Mathematics Stack Exchange is a question and answer site for people studying math at any level and professionals in related fields. Join them; it only takes a minute:

Sign up
Here's how it works:
  1. Anybody can ask a question
  2. Anybody can answer
  3. The best answers are voted up and rise to the top

Let $G$ be a $p$-group. Let $H$ be any subgroup of $G$. How to prove that there exists subgroups of $G$ such that $$H = H_0 \lt H_1 \lt H_2\lt \cdots \lt H_n=G$$ such that $|H_{i+1}/H_i|=p$?

I have proved the theorem when H is normal subgroup of G, & when H is trivial subgroup.

Here H is any given fixed subgroup to start with (not necessarily normal)

share|cite|improve this question
Can you clarify your question? By the way, for a $p$-group we know the center of $G$ is non-trivial, so that gives you (if the group is non-abelian) a normal subgroup, perhaps that is what you want ; but at first glance I cannot guess what you're actually looking for. And I removed the tag "galois-theory" because this is completely unrelated. – Patrick Da Silva Apr 13 '12 at 20:33

In any $p$-group $G$, "normalizers grow" (if $H$ is a proper subgroup of $G$, then $N(H) > H$).

Now take any subgroup of $H$ of $G$. Since normalizers grow, we have $$H < N(H) < N(N(H)) < \ldots < G$$ which we need to fill in to a "complete" chain, i.e., a chain where the ratio of successive orders is $p$.

By induction on $|G|$, we can fill in the chain between all successive pairs above, except for the last pair. But the second-to-last group is a normal subgroup of $G$ (since its normalizer is $G$), and using the known result for normal subgroups, we can fill in the last pair as well, and the result follows.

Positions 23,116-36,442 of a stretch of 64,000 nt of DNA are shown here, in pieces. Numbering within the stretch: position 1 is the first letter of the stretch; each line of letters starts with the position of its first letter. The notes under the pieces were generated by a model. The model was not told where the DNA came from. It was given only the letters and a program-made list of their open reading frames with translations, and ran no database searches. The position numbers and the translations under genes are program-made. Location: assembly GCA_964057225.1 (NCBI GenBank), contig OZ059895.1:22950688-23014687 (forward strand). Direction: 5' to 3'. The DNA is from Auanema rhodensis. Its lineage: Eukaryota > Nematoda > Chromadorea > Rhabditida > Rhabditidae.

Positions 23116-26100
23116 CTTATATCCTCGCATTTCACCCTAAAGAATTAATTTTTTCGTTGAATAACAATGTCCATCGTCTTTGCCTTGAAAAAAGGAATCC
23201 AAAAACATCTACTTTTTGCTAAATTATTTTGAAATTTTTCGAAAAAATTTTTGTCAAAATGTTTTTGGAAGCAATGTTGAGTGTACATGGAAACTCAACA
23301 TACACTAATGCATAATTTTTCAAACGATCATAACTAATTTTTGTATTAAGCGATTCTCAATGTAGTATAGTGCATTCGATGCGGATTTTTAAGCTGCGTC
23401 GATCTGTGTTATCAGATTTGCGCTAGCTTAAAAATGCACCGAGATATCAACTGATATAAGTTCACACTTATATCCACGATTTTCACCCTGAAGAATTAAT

share|cite|improve this answer

Note. This is an easy consequence of the Sylow Theorems as well: given any finite group $G$, a prime $p$, and if $p^n$ is the largest power of $p$ that divides $|G|$, then given any subgroup $H$ of $G$ such that $|H|=p^i$ with $i\lt n$, there exists a subgroup $K$ of $G$ that contains $H$ and has order $p^{i+1}$. That $H$ is normal in $K$ will follow because the index of $H$ in $K$ is the smallest prime that divides $K$. Applying this to the case of $G$ of order $p^n$ gives you the desired conclusion.

But if you are trying to prove this in order to prove the Sylow Theorems (or you don't know this version of the Sylow Theorems), you can prove it directly, for example, as follows:

Let $|G|=p^m$. We proceed by induction on $m$.

If $m=1$, then either $H$ is trivial and we can take $H_0=H$, $H_1=G$; or else $H=G$ and we can take $H_0=G$.

Assume the result is true for any group of order strictly less than $m$. Let $H$ be a subgroup of $G$.

If $Z(G)\cap H$ is nontrivial, then consider $H/(H\cap Z(G))$ in $G/(H\cap Z(G))$. By induction, we can find a subnormal chain $$\frac{H}{H\cap Z(G)} = H_0 \triangleleft H_1\triangleleft\cdots\triangleleft H_n = \frac{G}{H\cap Z(G)}$$ with $|H_{i+1}/H_{i}|=p$. By the isomorphism theorems, there exist subgroups $\widehat{H_i}$ of $G$, with $\widehat{H_i}/(H\cap Z(G)) = H_i$, and we have $\widehat{H_i}\triangleleft \widehat{H_{i+1}}$, $[\widehat{H_{i+1}}:\widehat{H_i}] = [H_{i+1}:H_i]=p$, giving the desired chain $$H = \widehat{H_0}\triangleleft \widehat{H_1} \triangleleft\cdots\triangleleft \widehat{H_n}=G.$$

If $Z(G)\cap H=\{1\}$, then let $g\in Z(G)$ be an element of order $p$ (always possible, since $Z(G)\neq\{1\}$). Let $H'=\langle H,g\rangle$. Then $H\triangleleft H'$, and $|H'/H| = p$. Now we have $H'\cap Z(G)\neq\{1\}$, so we can apply the previous case to $H'$ to obtain a chain: $$H'=H_0\triangleleft H_1\triangleleft\cdots\triangleleft H_n = G,$$ with $|H_{i+1}/H_i|=p$. Now we have: $$H = H_{-1}\triangleleft H_0\triangleleft\cdots\triangleleft H_n=G$$ as a chain with the properties we want.

share|cite|improve this answer

Your Answer


By posting your answer, you agree to the privacy policy and terms of service.